Nautilus Launches COVID-19 Chewing Gum: "VitRx" - A New OTC Medicated Chewing Gum

Nautilus' VitRx over-the-counter medicated chewing-gum could be a new tool to block the spread of COVID-19. VitRx is infused with a plant-based enzyme that acts like flypaper to trap the virus, plus blocks the receptor binding domain.
STUTTGART, Germany - July 20, 2022 - PRLog -- Richard H. Davis, President and CEO of Nautilus GmbH Laboratoriumsbedarf & Co. KG., states that his company intends to produce and market a new patent-pending ACE2-infused chewing-gum; called VitRx. The angiotensin-converting enzyme 2 (ACE2) protein, found on the surface of many human cells, acts as a gateway for the virus to infect them. If delivered to the mouth by chewing gum, however, ACE2 could instead trap the virus by binding to the spike protein it uses to infect cells. The protein in the gum could also bind to receptors on cells themselves, thereby blocking infection sites. This combination could prevent viruses from infecting cells in the oral cavity, researchers report in Molecular Therapy.

Daniell says his team is awaiting approval from the U.S. Food and Drug Administration to test the gum's effectiveness in humans. Testing with a chewing machine suggests the protein would be released over 10 minutes, and Daniell estimates protection would last four hours. He is also testing the chewing-gum approach against influenza. A key consideration is whether this strategy works if infection first occurs outside the mouth. "The main entry route for COVID-19 is the nose," says immunologist Danny Altmann of Imperial College London, who was not involved in the new study. "And the gum may have little effect at stopping the virus entering from that opening—unless it is found that it provides protection at the back of the throat."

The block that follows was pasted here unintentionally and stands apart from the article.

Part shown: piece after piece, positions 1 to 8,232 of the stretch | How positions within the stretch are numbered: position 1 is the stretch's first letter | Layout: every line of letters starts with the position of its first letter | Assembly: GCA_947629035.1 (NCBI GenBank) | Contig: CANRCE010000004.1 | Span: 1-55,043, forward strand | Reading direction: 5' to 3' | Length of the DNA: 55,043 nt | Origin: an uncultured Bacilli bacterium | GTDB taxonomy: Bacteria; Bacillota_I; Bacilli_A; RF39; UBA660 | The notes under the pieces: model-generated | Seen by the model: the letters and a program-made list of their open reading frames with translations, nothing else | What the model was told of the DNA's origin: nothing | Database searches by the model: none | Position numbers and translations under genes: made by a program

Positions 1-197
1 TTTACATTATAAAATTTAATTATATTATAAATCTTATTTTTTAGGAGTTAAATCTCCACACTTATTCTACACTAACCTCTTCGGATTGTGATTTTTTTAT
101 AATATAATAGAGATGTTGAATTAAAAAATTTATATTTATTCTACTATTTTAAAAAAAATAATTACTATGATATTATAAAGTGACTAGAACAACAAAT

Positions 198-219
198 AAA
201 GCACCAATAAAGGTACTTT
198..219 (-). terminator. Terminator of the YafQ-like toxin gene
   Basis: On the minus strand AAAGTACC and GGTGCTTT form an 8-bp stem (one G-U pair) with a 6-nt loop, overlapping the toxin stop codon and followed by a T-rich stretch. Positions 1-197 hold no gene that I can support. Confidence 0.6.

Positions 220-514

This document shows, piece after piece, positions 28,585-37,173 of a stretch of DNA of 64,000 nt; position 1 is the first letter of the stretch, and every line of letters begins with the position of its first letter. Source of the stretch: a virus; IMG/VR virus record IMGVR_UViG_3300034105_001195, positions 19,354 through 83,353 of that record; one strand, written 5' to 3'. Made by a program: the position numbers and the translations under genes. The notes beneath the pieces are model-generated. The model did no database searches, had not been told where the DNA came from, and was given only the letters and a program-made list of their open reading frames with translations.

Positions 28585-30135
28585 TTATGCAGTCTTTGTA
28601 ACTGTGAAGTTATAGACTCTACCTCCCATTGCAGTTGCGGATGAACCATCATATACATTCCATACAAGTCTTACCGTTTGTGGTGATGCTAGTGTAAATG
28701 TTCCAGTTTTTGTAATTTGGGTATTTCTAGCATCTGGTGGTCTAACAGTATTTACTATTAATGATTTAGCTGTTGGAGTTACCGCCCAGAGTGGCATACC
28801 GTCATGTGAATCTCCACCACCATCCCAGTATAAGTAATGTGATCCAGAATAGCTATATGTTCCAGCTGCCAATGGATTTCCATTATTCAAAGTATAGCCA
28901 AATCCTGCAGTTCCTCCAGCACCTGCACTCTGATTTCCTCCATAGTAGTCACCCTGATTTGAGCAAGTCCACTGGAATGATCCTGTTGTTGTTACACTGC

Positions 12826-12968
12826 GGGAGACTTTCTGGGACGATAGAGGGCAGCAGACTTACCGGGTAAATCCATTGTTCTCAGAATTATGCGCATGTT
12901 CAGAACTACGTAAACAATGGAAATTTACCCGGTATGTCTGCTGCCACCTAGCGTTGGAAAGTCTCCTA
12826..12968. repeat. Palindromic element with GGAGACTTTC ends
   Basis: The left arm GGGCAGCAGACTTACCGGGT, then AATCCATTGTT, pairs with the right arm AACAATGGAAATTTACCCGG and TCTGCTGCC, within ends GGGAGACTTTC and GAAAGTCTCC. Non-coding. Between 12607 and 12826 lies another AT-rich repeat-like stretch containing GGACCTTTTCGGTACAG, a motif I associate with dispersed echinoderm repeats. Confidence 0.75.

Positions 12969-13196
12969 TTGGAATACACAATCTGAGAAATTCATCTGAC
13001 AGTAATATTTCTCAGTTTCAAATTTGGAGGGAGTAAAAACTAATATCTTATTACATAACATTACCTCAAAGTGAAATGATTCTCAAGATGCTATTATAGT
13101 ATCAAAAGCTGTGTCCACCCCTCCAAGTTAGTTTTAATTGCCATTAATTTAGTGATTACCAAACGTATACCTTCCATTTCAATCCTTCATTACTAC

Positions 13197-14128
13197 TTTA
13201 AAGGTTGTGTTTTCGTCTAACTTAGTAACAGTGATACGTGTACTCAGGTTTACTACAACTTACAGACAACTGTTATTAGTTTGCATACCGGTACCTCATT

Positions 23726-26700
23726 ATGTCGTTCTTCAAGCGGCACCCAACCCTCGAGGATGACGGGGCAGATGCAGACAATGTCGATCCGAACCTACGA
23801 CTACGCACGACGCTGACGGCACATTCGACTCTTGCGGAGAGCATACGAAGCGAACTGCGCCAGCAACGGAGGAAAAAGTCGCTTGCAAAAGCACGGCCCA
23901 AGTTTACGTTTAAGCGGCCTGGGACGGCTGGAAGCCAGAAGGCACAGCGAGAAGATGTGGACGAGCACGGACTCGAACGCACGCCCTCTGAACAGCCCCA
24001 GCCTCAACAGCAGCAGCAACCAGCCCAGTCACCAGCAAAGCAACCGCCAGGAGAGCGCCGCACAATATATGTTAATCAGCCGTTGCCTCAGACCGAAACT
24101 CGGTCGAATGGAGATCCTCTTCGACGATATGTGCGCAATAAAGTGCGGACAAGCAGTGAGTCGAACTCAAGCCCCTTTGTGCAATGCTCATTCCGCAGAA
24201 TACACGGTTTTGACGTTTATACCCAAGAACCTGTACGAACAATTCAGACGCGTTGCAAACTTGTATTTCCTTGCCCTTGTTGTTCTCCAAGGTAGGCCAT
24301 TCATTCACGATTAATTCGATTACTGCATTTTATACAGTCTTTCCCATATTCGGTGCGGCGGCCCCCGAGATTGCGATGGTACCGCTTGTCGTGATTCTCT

Even if the gum does not fully defend against infection, it might reduce spread by cutting down the amount of virus in an infected person's mouth and thus reducing how much is available for transmission, says University of Leicester virologist Julian Tang, who also was not involved in the study. In a best-case scenario, COVID-busting gum could be on store shelves in about six months, Daniell says. And one day four out of five doctors might recommend virus-busting gum for their patients.

† These statements have not been evaluated by the Food and Drug Administration. This product is not intended to diagnose, treat, cure or prevent any disease.

NEWS LINKS: Molecular Therapy (, SCIENTIFIC AMERICAN (, Medical Xpress (, Penn Today, University of Pennsylvania (

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